As I moved through St. Peter's Square pestering every American I could find, I noticed a trend. Young Catholics kept bringing up the same concerns about their faith: how the church treats abuse victims, gays and lesbians, people of other religions -- and women. (I wrote up some of that in the current issue ofCommonweal.) I hope they've been paying attention to Pope Francis since they left Rome, because he's been addressing the last of those topics with considerable vigor.
Francis's Easter Vigil homily led with the women who discover the empty tomb. "They had felt understood by [Jesus] in their dignity," Francis said, "and they had accompanied him to the very end." Even though the women initially react with fear to what they find, their "loving remembrance of their experience with the Master that enables the women to master their fear and to bring the message of the Resurrection to the Apostles and all the others." In their dignity, understood by Jesus, they bring the good news. And yesterday morning, he preached on John's account of Mary Magdalene weeping at the empty tomb -- until the risen Christ appears and bids her to tell the rest what she has witnessed. Francis then exhorted believers to see through her eyes: "Sometimes in our lives tears are the lenses we need to see Jesus," he said. And today, during his Wednesday audience, he extended his reflection on the role of women as first communicators of the gospel.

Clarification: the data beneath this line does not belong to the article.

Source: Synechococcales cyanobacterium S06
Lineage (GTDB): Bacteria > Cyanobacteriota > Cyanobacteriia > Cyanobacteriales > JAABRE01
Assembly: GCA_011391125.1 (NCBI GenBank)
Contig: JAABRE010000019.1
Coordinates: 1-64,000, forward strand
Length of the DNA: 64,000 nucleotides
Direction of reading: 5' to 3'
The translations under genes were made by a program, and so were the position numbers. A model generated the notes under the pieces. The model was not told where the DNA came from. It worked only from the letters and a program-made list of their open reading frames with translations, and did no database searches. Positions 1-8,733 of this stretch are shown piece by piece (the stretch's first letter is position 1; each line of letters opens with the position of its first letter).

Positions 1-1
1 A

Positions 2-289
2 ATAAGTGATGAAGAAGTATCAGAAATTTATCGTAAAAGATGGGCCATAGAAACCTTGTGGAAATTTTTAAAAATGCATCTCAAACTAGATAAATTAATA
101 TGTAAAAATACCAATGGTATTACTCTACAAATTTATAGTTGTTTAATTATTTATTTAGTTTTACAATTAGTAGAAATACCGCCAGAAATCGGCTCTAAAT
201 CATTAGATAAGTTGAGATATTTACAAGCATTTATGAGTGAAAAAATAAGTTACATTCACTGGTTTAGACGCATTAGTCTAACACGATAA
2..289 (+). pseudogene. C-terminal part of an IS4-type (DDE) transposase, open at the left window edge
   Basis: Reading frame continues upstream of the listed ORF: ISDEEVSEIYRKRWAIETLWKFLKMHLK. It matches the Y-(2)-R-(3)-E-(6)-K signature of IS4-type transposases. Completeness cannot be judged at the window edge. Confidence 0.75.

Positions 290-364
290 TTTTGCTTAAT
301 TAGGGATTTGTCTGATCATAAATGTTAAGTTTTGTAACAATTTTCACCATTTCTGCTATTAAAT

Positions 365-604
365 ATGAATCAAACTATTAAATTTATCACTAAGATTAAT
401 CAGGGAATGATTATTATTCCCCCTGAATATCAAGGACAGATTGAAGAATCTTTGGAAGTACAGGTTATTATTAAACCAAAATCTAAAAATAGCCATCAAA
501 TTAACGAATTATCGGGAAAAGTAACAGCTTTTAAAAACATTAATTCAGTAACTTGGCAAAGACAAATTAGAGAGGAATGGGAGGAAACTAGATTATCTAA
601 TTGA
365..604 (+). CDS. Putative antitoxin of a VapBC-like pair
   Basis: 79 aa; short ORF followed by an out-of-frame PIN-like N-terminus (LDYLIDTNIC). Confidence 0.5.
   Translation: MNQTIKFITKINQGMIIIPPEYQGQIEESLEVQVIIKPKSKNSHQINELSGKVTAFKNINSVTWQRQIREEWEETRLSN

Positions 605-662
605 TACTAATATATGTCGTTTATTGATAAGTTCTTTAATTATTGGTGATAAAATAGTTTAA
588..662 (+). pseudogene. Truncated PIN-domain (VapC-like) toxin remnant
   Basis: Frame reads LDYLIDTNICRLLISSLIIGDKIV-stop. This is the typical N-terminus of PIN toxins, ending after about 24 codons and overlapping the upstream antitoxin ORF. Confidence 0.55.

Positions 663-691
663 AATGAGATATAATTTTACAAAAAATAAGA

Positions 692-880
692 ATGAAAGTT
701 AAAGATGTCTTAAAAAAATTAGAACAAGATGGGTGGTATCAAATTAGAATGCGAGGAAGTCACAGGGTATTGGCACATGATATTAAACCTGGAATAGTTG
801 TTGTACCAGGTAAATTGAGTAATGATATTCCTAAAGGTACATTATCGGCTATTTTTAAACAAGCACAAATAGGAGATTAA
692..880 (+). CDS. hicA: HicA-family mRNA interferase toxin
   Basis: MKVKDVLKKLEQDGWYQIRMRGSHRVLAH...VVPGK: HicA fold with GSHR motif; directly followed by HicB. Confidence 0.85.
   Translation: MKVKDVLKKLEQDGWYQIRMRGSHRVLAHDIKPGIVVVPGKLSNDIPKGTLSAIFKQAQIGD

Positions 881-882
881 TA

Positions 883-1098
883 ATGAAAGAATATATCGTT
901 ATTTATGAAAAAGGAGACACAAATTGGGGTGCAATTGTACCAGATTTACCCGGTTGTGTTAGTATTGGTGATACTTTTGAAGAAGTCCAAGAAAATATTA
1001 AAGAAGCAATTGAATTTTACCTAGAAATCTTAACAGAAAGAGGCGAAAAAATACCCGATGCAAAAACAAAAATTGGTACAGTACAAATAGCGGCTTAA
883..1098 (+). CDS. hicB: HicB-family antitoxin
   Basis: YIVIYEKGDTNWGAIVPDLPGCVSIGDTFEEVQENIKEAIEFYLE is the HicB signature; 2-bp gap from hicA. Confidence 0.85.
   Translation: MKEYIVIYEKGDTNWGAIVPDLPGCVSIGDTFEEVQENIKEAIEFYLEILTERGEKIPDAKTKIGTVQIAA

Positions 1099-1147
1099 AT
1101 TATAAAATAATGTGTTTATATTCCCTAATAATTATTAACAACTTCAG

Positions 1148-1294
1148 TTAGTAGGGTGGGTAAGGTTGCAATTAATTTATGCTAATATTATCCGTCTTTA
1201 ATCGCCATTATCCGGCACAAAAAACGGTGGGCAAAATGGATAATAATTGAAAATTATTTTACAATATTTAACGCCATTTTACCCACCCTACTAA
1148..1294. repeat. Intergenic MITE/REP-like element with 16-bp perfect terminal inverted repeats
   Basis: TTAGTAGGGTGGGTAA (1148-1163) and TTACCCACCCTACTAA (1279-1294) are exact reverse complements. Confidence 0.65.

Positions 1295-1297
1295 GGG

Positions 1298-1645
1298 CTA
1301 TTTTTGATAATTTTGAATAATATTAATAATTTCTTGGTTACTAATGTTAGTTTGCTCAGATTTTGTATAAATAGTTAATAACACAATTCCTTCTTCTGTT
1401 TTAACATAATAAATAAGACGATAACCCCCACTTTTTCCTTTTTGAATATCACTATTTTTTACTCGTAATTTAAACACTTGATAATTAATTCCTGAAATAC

After criticizing attempts to "obscure faith in the Resurrection of Jesus," Pope Francis turned to the question of transmitting that faith. Again he noted that women were the "first witnesses to this event." Yet, "in the professions of faith of the New Testament, only men are remembered as witnesses of the Resurrection, the Apostles, but not the women." Why? To answer that question, Francis delivered a little lesson in historical-critical method:
According to the Jewish Law of the time, women and children were not considered reliable, credible witnesses. In the Gospels, however, women have a primary, fundamental role. Here we can see an argument in favor of the historicity of the Resurrection: if it were a invented, in the context of that time it would not have been linked to the testimony of women. Instead, the evangelists simply narrate what happened: the women were the first witnesses. This tells us that God does not choose according to human criteria: the first witnesses of the birth of Jesus are the shepherds, simple and humble people, the first witnesses of the Resurrection are women.... In the church and in the journey of faith, women have had and still have a special role in opening doors to the Lord, in following him and communicating his face, because the eyes of faith always need the simple and profound look of love. The Apostles and disciples find it harder to believe in the Risen Christ, not the women however!
As I read that passage, I suddenly recalled the first time I'd heard that argument -- as a sophomore at Fordham, in a course on feminist theology, taught by Elizabeth A. Johnson.